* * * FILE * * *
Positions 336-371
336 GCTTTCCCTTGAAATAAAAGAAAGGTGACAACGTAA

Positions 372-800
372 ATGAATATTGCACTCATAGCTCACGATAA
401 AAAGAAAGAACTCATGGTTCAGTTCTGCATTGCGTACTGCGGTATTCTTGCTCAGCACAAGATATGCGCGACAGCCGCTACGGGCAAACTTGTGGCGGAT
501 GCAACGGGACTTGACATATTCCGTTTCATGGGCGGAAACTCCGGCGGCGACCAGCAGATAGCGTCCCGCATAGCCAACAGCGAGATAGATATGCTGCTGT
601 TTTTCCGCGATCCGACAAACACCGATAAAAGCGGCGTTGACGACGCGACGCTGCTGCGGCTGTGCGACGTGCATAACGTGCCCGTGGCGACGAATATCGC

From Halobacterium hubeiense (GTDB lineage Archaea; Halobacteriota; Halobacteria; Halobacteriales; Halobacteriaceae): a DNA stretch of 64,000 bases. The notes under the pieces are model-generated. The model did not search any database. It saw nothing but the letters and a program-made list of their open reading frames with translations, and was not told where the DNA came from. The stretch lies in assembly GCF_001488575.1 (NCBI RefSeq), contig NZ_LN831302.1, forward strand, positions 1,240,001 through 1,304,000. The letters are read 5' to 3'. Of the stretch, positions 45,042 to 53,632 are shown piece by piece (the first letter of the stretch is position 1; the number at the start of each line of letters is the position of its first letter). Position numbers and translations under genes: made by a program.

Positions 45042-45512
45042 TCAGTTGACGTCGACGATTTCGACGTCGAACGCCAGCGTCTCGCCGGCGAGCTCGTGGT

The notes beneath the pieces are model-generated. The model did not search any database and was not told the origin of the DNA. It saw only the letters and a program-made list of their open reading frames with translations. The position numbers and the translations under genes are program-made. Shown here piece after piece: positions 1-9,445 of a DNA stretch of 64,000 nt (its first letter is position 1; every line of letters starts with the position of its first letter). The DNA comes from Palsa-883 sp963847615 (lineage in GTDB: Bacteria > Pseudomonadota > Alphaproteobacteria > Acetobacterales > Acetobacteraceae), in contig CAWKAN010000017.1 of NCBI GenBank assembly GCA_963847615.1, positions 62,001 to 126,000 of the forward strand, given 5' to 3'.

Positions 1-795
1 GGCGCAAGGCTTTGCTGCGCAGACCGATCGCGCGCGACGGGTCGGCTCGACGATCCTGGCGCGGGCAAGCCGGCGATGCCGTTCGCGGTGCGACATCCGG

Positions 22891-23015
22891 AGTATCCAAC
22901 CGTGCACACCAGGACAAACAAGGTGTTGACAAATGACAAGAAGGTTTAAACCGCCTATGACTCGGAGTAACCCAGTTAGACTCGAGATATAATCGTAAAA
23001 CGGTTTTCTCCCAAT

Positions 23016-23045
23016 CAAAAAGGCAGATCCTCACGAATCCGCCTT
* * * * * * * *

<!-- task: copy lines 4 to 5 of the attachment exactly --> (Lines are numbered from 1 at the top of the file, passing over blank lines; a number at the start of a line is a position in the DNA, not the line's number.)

372 ATGAATATTGCACTCATAGCTCACGATAA
401 AAAGAAAGAACTCATGGTTCAGTTCTGCATTGCGTACTGCGGTATTCTTGCTCAGCACAAGATATGCGCGACAGCCGCTACGGGCAAACTTGTGGCGGAT